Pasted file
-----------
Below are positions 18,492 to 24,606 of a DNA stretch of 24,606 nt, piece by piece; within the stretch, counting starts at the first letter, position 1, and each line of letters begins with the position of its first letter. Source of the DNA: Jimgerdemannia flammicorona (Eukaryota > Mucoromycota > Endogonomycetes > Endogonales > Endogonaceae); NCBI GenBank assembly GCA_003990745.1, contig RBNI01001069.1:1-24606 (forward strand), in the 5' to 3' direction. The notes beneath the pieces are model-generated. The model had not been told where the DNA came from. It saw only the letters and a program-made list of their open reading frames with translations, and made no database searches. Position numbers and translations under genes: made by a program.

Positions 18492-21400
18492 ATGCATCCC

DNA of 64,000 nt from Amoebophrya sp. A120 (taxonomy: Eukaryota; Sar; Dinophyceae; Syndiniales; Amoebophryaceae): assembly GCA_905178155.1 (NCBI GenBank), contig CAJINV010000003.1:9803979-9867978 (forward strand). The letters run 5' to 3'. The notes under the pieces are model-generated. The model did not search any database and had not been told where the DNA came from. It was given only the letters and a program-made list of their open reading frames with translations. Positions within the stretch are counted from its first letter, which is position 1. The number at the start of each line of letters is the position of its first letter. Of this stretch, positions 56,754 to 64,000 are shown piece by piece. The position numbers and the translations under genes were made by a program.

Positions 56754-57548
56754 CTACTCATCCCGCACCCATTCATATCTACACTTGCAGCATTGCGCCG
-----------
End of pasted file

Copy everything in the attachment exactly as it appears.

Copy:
Below are positions 18,492 to 24,606 of a DNA stretch of 24,606 nt, piece by piece; within the stretch, counting starts at the first letter, position 1, and each line of letters begins with the position of its first letter. Source of the DNA: Jimgerdemannia flammicorona (Eukaryota > Mucoromycota > Endogonomycetes > Endogonales > Endogonaceae); NCBI GenBank assembly GCA_003990745.1, contig RBNI01001069.1:1-24606 (forward strand), in the 5' to 3' direction. The notes beneath the pieces are model-generated. The model had not been told where the DNA came from. It saw only the letters and a program-made list of their open reading frames with translations, and made no database searches. Position numbers and translations under genes: made by a program.

Positions 18492-21400
18492 ATGCATCCC

DNA of 64,000 nt from Amoebophrya sp. A120 (taxonomy: Eukaryota; Sar; Dinophyceae; Syndiniales; Amoebophryaceae): assembly GCA_905178155.1 (NCBI GenBank), contig CAJINV010000003.1:9803979-9867978 (forward strand). The letters run 5' to 3'. The notes under the pieces are model-generated. The model did not search any database and had not been told where the DNA came from. It was given only the letters and a program-made list of their open reading frames with translations. Positions within the stretch are counted from its first letter, which is position 1. The number at the start of each line of letters is the position of its first letter. Of this stretch, positions 56,754 to 64,000 are shown piece by piece. The position numbers and the translations under genes were made by a program.

Positions 56754-57548
56754 CTACTCATCCCGCACCCATTCATATCTACACTTGCAGCATTGCGCCG